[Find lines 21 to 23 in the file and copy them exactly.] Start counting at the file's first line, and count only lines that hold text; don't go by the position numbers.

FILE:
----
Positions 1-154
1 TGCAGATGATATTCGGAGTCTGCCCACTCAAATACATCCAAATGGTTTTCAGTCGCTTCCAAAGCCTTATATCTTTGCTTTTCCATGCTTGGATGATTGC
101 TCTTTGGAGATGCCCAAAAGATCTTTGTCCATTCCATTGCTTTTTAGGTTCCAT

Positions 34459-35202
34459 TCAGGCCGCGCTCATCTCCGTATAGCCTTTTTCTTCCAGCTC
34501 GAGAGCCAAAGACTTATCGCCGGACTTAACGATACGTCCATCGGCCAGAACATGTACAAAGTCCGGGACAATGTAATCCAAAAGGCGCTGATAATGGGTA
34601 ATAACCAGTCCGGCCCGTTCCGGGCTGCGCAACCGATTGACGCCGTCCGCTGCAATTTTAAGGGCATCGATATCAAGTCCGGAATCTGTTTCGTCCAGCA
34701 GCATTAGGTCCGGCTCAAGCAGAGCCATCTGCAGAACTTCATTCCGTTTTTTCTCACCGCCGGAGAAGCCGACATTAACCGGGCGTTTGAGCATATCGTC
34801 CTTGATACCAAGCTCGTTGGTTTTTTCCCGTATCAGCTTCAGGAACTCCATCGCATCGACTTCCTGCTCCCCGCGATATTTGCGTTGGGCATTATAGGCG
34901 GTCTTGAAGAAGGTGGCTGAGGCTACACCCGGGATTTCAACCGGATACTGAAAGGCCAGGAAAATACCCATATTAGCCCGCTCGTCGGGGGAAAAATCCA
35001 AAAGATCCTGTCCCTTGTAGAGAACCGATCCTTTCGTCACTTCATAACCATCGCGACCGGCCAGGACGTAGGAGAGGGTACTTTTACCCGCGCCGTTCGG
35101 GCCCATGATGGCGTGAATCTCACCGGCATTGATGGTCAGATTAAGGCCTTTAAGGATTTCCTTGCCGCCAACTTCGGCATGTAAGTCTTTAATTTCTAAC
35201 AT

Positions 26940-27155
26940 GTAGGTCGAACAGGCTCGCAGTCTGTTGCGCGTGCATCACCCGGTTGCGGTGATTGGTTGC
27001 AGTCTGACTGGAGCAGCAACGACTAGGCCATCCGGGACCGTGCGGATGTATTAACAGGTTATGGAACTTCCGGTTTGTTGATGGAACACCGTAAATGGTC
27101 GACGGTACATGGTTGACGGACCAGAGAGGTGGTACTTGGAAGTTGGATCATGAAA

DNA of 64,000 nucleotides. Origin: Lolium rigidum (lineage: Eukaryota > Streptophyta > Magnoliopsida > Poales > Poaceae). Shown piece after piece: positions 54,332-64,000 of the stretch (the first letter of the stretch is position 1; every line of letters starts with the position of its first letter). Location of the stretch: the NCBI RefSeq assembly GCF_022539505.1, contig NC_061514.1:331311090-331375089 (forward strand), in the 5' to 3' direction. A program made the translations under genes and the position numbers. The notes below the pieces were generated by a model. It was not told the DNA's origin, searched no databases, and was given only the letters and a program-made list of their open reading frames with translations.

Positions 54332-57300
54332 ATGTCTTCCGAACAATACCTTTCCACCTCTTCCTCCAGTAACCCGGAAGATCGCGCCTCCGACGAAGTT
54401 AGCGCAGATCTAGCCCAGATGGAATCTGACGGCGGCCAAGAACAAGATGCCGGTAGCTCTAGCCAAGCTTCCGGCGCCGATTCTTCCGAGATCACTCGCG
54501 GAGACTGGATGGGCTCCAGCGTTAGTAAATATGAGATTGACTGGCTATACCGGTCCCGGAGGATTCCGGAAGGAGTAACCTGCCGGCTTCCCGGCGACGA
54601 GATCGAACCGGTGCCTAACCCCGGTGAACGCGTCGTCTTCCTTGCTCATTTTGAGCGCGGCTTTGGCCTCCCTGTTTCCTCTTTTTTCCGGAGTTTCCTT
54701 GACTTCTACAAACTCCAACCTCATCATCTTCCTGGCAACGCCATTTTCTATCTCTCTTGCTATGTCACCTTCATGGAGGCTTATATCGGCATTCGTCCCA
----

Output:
54401 AGCGCAGATCTAGCCCAGATGGAATCTGACGGCGGCCAAGAACAAGATGCCGGTAGCTCTAGCCAAGCTTCCGGCGCCGATTCTTCCGAGATCACTCGCG
54501 GAGACTGGATGGGCTCCAGCGTTAGTAAATATGAGATTGACTGGCTATACCGGTCCCGGAGGATTCCGGAAGGAGTAACCTGCCGGCTTCCCGGCGACGA
54601 GATCGAACCGGTGCCTAACCCCGGTGAACGCGTCGTCTTCCTTGCTCATTTTGAGCGCGGCTTTGGCCTCCCTGTTTCCTCTTTTTTCCGGAGTTTCCTT